I was in Myanmar for a Vipassana Meditation course. In this devout Buddhist nation, monks are first-class citizens. Coming to Myanmar for meditation is like going to Italy for pizza. And I leave wishing that was all I would find.
The nation of Myanmar held its first democratic election 3 weeks ago. The normally boisterous, loud, and occasionally horrifically smelly streets of Yangon are bare on Election Day, November 8th, 2015. All the shops are closed and there are no street vendors around. I continue walking a few blocks further down from my guesthouse and come across a gentle, long line-up of locals outside a school. The humble and modest Burmese respectfully celebrating a new era by casting their votes. One man unable to contain his joy stopped me and promoted the woman he voted for: Aung San Suu Kyi of the National League for Democracy.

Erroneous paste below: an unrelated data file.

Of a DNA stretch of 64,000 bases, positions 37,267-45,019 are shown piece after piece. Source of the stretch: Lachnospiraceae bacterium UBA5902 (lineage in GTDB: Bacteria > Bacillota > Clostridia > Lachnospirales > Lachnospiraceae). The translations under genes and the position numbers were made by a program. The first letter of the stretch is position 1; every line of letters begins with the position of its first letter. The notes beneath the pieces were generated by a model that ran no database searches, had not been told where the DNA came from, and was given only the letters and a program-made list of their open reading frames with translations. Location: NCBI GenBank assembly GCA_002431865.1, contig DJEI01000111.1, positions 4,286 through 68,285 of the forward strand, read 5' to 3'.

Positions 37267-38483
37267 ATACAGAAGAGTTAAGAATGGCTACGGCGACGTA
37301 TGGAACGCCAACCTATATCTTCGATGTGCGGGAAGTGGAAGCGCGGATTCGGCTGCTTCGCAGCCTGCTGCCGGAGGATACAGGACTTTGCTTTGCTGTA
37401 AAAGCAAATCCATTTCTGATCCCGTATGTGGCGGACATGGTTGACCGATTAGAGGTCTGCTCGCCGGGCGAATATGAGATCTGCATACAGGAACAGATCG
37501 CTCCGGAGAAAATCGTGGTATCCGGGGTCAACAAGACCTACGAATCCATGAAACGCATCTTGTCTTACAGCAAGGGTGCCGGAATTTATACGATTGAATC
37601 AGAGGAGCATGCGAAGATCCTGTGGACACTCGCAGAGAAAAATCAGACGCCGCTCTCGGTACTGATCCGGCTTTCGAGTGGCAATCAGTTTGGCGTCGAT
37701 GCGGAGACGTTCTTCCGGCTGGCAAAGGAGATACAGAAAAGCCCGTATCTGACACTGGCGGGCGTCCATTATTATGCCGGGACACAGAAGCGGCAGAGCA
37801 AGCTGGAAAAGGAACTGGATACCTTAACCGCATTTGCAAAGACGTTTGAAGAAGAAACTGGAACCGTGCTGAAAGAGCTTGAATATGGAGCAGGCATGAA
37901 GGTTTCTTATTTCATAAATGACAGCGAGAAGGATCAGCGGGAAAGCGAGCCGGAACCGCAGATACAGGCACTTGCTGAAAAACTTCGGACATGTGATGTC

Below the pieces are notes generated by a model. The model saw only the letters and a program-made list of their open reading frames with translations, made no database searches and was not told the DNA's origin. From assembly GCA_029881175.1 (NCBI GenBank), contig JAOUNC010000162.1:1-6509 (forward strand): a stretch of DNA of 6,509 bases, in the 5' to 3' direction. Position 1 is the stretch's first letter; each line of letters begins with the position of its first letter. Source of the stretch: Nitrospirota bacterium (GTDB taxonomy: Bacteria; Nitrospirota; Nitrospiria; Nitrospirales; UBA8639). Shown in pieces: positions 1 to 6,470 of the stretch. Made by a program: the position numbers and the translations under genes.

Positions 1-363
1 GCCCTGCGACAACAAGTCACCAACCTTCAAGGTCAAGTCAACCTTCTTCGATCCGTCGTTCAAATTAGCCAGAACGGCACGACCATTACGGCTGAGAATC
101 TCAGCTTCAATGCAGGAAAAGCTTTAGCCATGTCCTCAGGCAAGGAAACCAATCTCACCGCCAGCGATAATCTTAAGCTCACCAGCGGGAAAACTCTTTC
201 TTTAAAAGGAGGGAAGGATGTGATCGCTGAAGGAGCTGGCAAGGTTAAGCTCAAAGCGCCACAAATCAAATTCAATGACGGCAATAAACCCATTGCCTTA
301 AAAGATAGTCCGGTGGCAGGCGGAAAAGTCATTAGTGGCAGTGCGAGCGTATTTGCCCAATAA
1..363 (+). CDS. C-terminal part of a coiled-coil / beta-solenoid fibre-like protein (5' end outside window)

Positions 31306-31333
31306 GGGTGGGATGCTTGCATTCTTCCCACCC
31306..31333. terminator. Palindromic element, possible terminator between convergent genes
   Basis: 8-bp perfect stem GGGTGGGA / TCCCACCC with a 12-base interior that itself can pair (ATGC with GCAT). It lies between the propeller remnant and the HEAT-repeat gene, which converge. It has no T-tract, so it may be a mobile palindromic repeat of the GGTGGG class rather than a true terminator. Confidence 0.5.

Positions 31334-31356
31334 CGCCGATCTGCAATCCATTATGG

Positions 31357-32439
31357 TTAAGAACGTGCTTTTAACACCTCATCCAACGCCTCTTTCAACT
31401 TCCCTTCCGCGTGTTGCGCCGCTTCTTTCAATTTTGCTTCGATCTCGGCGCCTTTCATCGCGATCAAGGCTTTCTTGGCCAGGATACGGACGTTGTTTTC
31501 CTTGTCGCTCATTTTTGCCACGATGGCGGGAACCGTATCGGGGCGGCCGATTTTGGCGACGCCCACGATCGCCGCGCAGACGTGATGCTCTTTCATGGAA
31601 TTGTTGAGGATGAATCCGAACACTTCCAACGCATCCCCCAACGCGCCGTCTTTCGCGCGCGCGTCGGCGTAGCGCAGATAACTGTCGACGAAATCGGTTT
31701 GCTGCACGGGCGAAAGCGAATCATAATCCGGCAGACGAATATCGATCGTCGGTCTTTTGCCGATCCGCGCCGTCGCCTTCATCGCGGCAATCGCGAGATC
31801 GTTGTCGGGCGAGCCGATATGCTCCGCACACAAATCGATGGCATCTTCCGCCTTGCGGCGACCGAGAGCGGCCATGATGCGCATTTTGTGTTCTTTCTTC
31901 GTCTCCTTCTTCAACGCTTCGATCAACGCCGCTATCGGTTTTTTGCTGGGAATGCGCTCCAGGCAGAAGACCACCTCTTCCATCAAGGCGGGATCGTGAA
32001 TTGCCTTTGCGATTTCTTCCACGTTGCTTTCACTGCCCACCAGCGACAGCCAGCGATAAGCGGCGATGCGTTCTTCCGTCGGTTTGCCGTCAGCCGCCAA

I didn’t come here for the politics though. My true motive for coming to Myanmar was to gloat to other travellers at the exotic, undeveloped land Myanmar is. This stop would prove that I was…. a “serious traveller”.
Growing tired of organized tours, hostels, guide-book experiences. Amusement for the westerners, nice stories and pictures to share. Seeing that travel can also be vain. Locals losing their culture to please us as their only way to provide for their family. We travel to these places to be worshipped and berated for our money. I wanted an ‘off the beaten path’ experience. I wanted to feel like the travel had changed me. That it would make me more…. interesting.
I wanted to find a place that didn’t see me as a tourist. Where I could roam the streets take in a new place and not encounter any other Westerners. Where I would be able to experience a culture unaltered by western tourism. Going to places less comfortable for the experience of seeing new things, adventure, and letting “places change you”.